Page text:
Why Facebook Chooses to Compete with Companies They Plan to Acquire

Brett Goldstein
Feb 21, 2014 · 4 min read

Facebook acquired WhatsApp in what could be one of the most massive exits in history, not to mention the most beautiful rags-to-riches story the Silicon Valley has ever seen. While we’re all kicking ourselves over missing out on the $19B in cash and stock that the 55 WhatsApp employees are now enjoying, our minds naturally wander to “who’s next.”

WhatsApp’s acquisition could be evidence for a unique M&A tactic that Facebook has been using recently for its mobile app acquisitions: try before you buy. If it’s correct, Flipboard could be next up to the cash in.

Facebook has been vocal in its efforts to modularize its platform on mobile. Instead of there being a single Facebook app, it is being separated out into stand-alone applications relevant to different feature sets and user behaviors such as communication and photo sharing.

Since Facebook was not originally built as a modular platform, the question naturally arises, “How should Facebook approach splitting itself up? Build anew or buy?”

Looking back on recent M&A activity aimed at building out Facebook’s mobile app ecosystem, the answer seems to be… “yes.” Facebook has been simultaneously building its own standalone applications and acquiring existing ones. What is interesting is that what they build often competes directly with what they buy:

  • Facebook Camera was released right around the time that Faceook acquired Instagram, but was under development before the offer was made. Zuckerberg said that Camera, whose features are almost identical to Instagram’s, should give Instagram some “healthy compeition.”
  • Facebook Messenger has a similar value prop as WhatsApp — you can message anyone from anywhere in the world over a data network or internet. While Zuckerberg claims that Messenger and WhatsApp will serve different purposes post acquisition, they will still inevitably continue to cannibalize each other in some form or another.
  • Facebook Poke, a blatant ripoff of Snapchat, was built in part by Zuckerberg himself to compete with the company that had just turned down a massive acquisition offer. After a dramatic series of funding rounds and higher acquisition offers, Snapchat still remains independent today.
  • Facebook Paper is a social news aggregation application that was released fairly recently. With its beautiful interface, it has been hailed as a Flipboard-killer by many. But if we follow the pattern, its existence could suggest Facebook is actually interested in acquiring Flipboard, which shares many of the same features and even UI intricacies.

So, why would Facebook battle it out with companies they are planning to buy anyway?


The Benefits of Try-Before-You-Buy M&A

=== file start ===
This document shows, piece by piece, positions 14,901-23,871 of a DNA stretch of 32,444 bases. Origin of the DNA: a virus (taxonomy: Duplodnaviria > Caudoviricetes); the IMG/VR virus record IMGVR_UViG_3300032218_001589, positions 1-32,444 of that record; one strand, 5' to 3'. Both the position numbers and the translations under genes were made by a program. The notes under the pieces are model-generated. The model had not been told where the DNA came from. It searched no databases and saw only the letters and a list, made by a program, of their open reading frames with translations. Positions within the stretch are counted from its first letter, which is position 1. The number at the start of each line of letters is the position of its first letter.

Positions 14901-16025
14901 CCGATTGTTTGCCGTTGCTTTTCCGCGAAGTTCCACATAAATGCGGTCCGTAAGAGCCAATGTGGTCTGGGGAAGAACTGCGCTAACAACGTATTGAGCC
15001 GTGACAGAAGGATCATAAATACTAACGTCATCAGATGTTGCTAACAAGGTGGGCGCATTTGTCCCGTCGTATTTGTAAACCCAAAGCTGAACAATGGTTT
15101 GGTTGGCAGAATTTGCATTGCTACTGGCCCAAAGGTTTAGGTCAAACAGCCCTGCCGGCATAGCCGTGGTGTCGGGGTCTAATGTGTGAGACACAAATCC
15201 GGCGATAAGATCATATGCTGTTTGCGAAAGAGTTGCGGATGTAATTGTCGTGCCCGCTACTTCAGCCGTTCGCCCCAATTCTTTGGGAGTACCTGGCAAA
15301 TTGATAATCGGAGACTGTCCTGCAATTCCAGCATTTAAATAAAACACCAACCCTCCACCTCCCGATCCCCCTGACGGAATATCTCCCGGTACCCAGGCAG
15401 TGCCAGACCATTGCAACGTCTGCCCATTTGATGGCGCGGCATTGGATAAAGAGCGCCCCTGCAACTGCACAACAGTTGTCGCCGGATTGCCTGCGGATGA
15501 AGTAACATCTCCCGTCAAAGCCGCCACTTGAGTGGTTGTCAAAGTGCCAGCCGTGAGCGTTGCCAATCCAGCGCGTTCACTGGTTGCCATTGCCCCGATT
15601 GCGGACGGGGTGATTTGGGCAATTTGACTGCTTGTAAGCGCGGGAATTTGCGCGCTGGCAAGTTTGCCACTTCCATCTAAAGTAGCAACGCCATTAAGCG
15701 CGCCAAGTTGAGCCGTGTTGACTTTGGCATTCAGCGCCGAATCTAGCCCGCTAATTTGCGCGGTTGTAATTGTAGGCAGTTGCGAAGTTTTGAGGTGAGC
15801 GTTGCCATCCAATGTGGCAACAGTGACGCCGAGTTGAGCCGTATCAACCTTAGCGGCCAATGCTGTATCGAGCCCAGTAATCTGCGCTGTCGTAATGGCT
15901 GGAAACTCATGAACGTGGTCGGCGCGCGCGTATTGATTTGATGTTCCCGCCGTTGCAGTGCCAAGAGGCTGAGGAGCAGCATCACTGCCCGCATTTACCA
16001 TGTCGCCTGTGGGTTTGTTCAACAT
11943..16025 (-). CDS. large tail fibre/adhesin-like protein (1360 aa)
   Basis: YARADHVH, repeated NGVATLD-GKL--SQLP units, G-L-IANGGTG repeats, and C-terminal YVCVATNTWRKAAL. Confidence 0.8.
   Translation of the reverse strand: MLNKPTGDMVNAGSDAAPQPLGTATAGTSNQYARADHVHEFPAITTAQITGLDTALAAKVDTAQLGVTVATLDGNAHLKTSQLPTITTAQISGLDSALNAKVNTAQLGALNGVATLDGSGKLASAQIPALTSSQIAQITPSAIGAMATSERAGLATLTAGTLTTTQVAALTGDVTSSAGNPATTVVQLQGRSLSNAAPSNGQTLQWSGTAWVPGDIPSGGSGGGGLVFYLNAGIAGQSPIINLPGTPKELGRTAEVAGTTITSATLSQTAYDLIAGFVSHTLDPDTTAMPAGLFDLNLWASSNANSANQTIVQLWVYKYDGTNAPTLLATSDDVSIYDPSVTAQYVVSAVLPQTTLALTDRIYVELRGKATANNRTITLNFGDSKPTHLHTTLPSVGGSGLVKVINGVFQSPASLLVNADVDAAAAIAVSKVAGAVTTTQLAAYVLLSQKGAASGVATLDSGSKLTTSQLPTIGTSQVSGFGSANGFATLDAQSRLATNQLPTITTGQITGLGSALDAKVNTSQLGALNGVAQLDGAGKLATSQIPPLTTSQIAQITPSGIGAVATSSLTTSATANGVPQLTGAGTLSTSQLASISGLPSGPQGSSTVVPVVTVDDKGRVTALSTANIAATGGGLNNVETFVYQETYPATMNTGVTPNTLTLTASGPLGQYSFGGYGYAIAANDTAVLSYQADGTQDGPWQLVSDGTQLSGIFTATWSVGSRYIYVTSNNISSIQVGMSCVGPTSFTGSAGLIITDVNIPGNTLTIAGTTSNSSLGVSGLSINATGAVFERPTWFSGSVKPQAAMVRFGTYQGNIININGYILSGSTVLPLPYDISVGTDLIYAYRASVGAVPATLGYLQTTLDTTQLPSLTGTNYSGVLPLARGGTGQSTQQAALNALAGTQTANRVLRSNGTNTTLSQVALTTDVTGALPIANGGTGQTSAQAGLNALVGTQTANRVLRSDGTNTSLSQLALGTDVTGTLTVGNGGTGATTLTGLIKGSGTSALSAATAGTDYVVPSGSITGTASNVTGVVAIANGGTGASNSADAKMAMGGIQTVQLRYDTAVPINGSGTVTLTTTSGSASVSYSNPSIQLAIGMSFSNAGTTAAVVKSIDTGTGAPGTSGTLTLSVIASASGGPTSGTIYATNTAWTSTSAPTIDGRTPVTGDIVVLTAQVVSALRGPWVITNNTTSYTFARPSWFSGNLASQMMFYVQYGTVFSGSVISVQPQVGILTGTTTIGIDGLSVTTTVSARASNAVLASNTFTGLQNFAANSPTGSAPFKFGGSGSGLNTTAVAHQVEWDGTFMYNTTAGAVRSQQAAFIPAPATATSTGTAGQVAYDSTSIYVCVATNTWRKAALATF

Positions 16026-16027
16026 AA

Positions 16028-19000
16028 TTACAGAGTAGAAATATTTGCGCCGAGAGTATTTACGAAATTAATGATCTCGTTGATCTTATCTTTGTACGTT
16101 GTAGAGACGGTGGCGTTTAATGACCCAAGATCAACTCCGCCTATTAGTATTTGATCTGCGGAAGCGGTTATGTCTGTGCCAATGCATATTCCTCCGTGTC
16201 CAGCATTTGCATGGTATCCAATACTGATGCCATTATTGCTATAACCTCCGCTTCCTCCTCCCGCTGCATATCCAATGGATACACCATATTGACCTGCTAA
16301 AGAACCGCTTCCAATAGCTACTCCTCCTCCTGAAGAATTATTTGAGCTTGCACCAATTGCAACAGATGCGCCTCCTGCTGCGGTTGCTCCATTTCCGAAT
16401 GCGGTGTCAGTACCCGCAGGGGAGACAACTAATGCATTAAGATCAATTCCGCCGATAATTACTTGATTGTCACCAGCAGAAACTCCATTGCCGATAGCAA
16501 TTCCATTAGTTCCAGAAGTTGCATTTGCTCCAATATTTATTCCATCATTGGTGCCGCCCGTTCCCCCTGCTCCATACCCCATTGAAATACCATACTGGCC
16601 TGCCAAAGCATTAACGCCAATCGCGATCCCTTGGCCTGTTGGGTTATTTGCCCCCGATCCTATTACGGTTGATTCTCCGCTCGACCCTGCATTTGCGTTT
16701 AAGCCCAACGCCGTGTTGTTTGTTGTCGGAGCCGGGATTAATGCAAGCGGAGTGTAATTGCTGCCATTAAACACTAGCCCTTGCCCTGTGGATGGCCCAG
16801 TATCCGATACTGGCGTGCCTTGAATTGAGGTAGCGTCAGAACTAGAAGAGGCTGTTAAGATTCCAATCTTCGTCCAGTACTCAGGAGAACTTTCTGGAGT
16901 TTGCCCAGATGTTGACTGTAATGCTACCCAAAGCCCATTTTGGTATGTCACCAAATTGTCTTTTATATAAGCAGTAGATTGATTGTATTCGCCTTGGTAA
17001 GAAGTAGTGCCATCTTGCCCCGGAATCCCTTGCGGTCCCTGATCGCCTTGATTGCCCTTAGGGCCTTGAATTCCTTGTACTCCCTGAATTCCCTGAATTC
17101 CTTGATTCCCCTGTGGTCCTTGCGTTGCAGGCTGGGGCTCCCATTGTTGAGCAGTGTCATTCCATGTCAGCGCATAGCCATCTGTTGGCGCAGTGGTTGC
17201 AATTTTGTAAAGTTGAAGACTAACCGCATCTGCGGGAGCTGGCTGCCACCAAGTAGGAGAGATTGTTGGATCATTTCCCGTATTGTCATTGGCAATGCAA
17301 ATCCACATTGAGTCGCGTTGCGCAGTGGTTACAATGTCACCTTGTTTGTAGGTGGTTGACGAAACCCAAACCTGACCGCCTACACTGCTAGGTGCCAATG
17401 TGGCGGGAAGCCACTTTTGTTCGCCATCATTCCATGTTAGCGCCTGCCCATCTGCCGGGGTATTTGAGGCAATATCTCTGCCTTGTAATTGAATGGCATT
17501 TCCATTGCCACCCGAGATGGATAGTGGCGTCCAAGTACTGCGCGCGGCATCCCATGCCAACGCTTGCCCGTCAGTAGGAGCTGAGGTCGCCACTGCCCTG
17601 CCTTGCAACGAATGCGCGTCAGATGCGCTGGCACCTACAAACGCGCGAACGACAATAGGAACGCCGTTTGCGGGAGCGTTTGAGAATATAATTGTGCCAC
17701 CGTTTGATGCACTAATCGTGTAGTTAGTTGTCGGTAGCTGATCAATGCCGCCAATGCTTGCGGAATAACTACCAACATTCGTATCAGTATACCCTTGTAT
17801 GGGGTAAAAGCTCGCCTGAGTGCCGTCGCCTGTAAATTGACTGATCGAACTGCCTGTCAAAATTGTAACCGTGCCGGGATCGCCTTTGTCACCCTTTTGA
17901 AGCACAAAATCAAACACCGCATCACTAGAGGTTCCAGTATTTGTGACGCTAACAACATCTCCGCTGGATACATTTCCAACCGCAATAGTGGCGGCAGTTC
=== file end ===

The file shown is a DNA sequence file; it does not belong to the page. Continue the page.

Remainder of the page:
The act of competing with a prospective M&A has a number of benefits both in evaluating and negotiating the M&A as well as preparing for the M&A integration itself.

  • Kicking the Tires: Competition can help evaluate whether or not a startup is actually a significant threat. If users easily move away from a startup to the incumbent’s competing platform, then an M&A isn’t necessary. Facebook built Poke in a dramatic move to try to test just that for Snapchat. Unfortunately, Snapchat passed the test and turned down subsequent acquisition offers.
  • Driving Down Price: While the ethical implications here are questionable, threatening a startup with competition can drive the buy price down if executed successfully. An exit opportunity is a whole lot more enticing when a major incumbent with plentiful resources is building your direct competitor.
  • Understanding the Space: Building an application similar to one being considered for acquisition can help designers and business people understand how their users’ behaviors could change and how strategically aligned that technology is to the product roadmap.
  • Building the Piping: It also allows engineers to get a better sense of how the technology is built and how it can be integrated into current systems. This helps with the technical analysis pre-M&A as well as setting up integration infrastructure to hit the ground running post-M&A.

The M&A strategy for a corporation as large and influential as Facebook is obviously not as simple as the heuristic outlined here. Try-Before-You-Buy M&A mostly applies to consumer-facing applications in line with Facebook’s modular product strategy. Acquisitions of back-end products like analytics and advertising tools and acquisitions for talent follow their own patterns.

On a related note, companies like Microsoft and Zynga have gotten into a lot of trouble and received a lot of bad press for using this M&A tactic, but without actually executing an M&A. They used their might to blatantly rip off startups and force them out of existence. Fortunately, the volatility of the social space, prevents Facebook from committing such a deed — the failure of Facebook Poke comes to mind as an example.

So, for the good folks at Flipboard who have worked tirelessly to create a fantastic mobile reading experience: don’t let Facebook’s bullying get you down, it’s just their way of saying they like you…

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Thanks to Christine Nguyen

Brett Goldstein

Written by

pm @google, musician @MonteDelMonte, prev. cognition researcher @ucberkeley

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